28 you F with no known PMH, p/w palpitations x 3 days after bus trip to Washington DC, states she is feeling “awful”, symptoms have been constant and worsened today.  Also endorses b/l LE swelling, nausea, vomiting x1 per day, fatigue, diaphoresis, mild SOB.  Notes generalized yellowing of skin.  Denies CP, no fevers, no cough.  No sick contacts, no travel outside of the country.

Endorses occasional etoh abuse, no tobacco, no other drug use

 

Exam:

VS: 96.6, 147, 156/56, 22, 100% RA

Gen: anxious, diaphoretic, jaundice

HEENT: +scleral icterus, mmm

CVS: irregularly irregular, tachycardic, no m/r/g

Resp: CTAB

Abd: soft, NTND, no appreciable hepatomegaly

Ext: 2+ pitting edema b/l

Neuro: A/Ox3, nonfocal

 

EKG: rapid afib

 

Notable labs:

Platelets 26

PT/PTT/INR 30/66/2.6

Tbili/Dbili 13.5/5.5

AST/ALT/AlkP 137/51/208

GGT/LDH 26/446

Lactate 4.5

Negative urine pregnancy

CXR: cardiomegaly

Biggest concern?

THYROID STORM

Burch and Wartofsky’s diagnostic criteria for thyroid storm:
Thermoregulatory dysfunction
Temperature (°F | °C)
99 to 99.9 | 37.2 to 37.7 5
100 to 100.9 | 37.8 to 38.2 10
101 to 101.9 | 38.3 to 38.8 15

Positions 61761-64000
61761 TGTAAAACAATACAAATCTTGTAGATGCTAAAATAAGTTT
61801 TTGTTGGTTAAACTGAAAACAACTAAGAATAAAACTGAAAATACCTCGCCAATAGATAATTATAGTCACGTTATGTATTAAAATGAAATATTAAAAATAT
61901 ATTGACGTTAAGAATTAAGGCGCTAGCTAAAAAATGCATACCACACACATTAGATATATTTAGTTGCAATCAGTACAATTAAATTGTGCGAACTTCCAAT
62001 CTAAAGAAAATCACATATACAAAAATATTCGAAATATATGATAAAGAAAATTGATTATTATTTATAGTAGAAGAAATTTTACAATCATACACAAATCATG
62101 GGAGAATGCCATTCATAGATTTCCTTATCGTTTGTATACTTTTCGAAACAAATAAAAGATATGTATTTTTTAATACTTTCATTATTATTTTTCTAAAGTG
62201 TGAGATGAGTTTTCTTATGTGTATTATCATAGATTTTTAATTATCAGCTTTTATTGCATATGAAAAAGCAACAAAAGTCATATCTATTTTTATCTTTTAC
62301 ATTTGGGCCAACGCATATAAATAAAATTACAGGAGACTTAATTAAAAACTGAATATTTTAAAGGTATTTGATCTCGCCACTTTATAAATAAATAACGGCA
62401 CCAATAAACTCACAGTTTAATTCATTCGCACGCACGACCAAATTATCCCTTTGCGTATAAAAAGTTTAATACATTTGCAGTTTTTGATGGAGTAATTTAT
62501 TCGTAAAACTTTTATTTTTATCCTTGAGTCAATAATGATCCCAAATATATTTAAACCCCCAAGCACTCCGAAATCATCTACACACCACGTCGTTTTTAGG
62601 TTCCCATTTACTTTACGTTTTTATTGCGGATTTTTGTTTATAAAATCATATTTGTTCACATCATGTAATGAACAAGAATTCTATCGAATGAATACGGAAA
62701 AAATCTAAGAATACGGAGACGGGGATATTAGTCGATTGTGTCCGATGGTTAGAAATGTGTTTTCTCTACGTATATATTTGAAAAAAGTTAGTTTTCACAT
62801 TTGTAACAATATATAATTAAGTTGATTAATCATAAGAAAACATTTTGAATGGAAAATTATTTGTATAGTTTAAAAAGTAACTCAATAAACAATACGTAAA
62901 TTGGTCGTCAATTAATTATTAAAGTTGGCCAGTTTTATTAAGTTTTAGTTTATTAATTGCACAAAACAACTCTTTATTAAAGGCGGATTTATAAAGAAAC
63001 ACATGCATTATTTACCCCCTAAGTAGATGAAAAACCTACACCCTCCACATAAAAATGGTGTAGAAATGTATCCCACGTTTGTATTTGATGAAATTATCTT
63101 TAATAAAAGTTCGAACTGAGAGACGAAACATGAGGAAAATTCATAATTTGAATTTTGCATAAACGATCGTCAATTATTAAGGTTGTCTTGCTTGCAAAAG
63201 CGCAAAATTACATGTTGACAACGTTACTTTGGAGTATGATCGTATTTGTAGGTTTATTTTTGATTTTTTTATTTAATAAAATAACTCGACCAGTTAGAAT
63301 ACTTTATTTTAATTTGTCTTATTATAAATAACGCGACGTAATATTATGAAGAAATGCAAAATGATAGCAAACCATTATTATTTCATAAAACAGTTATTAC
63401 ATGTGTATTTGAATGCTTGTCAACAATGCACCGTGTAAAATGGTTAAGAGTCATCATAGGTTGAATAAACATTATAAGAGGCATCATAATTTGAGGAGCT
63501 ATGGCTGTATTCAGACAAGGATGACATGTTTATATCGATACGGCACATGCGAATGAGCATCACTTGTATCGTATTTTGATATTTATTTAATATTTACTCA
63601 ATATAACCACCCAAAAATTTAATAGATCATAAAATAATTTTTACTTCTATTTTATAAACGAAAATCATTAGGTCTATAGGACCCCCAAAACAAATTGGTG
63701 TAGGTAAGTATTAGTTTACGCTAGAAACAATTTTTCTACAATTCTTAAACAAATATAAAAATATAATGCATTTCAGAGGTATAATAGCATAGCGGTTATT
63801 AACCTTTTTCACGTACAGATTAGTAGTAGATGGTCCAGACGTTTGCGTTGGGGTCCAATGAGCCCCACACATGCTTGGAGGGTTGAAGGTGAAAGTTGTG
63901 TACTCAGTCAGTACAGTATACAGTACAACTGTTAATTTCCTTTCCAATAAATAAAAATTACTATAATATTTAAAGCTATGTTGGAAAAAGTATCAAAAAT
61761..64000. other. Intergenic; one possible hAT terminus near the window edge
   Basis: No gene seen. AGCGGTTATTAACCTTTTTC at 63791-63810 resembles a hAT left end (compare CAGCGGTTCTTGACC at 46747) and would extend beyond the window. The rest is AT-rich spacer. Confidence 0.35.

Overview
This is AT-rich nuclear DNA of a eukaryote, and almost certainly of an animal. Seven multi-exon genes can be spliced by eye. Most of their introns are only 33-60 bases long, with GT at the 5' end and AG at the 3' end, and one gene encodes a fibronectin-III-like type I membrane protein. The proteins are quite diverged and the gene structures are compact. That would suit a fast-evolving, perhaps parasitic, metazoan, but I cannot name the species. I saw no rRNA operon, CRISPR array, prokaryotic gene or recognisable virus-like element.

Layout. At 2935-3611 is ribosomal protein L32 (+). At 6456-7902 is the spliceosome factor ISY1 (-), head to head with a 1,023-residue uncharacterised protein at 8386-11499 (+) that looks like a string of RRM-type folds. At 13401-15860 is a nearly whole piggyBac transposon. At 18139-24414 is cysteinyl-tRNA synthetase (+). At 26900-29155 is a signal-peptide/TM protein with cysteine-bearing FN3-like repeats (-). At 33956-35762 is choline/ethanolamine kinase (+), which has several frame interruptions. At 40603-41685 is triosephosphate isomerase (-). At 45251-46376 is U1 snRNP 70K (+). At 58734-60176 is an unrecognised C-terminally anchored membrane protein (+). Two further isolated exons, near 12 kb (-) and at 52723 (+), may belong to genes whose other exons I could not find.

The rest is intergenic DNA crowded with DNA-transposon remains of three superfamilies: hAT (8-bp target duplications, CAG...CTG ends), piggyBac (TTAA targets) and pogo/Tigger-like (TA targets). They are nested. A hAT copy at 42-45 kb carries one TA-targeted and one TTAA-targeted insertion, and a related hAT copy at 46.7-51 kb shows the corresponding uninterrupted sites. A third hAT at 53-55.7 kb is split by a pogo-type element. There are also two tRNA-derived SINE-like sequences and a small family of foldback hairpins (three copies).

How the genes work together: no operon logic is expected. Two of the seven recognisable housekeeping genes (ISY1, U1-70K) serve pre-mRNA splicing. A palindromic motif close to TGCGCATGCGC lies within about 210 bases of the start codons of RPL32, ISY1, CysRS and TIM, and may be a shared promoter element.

102 to 102.9 | 38.9 to 39.4 20
103 to 103.9 | 39.4 to 39.9 25
≥104.0 | >40.0 30
Central nervous system effects
Mild 10
Agitation
Moderate 20
Delirium
Psychosis
Extreme lethargy
Severe 30
Seizure
Coma
Gastrointestinal-hepatic dysfunction
Moderate 10
Diarrhea
Nausea/vomiting
Abdominal pain
Severe 20
Unexplained jaundice
Cardiovascular dysfunction
Tachycardia
99 to 109 5
110 to 119 10
120 to 129 15
130 to 139 20
≥140 25
Atrial fibrillation 10
Heart failure
Mild 5
Pedal edema
Moderate 10
Bibasilar rales
Severe 15
Pulmonary edema
Precipitant history
Negative 0
Positive 10

A score of 45 or more is highly suggestive of thyroid storm; a score of 25 to 44 supports the diagnosis; and a score below 25 makes thyroid storm unlikely.

 

This patient has a score of 80, in patients with probable thyroid storm, which is a clinical diagnosis, you should go ahead and treat without confirmatory studies because mortality from this disease is very high (at least 30% with some sources asserting that delay of treatment may increase mortality to 75%)

 

Treatment:

1. Beta blockers (Propranalol), treats symptoms

2. Methimazole or PTU, block synthesis of thyroid hormone

3. Iodine, blocks release of thyroid hormone, this must be given after a synthesis blocking agent!!!

4. Steroids, block conversion of T4 to T3

 

References:

Dr. Zara Mathews

http://www.uptodate.com/contents/thyroid-storm?source=machineLearning&search=thyroid+storm&selectedTitle=1~94&sectionRank=2&anchor=H13827326#H

S. Karger and D. Führer, “Thyroid storm—thyrotoxic crisis: an update,” Deutsche Medizinische Wochenschrift, vol. 133, no. 10, pp. 479–484, 2008.